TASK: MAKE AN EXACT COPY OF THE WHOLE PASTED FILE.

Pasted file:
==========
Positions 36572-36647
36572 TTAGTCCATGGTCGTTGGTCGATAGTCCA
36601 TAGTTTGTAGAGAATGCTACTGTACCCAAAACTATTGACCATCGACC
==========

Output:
Positions 36572-36647
36572 TTAGTCCATGGTCGTTGGTCGATAGTCCA
36601 TAGTTTGTAGAGAATGCTACTGTACCCAAAACTATTGACCATCGACC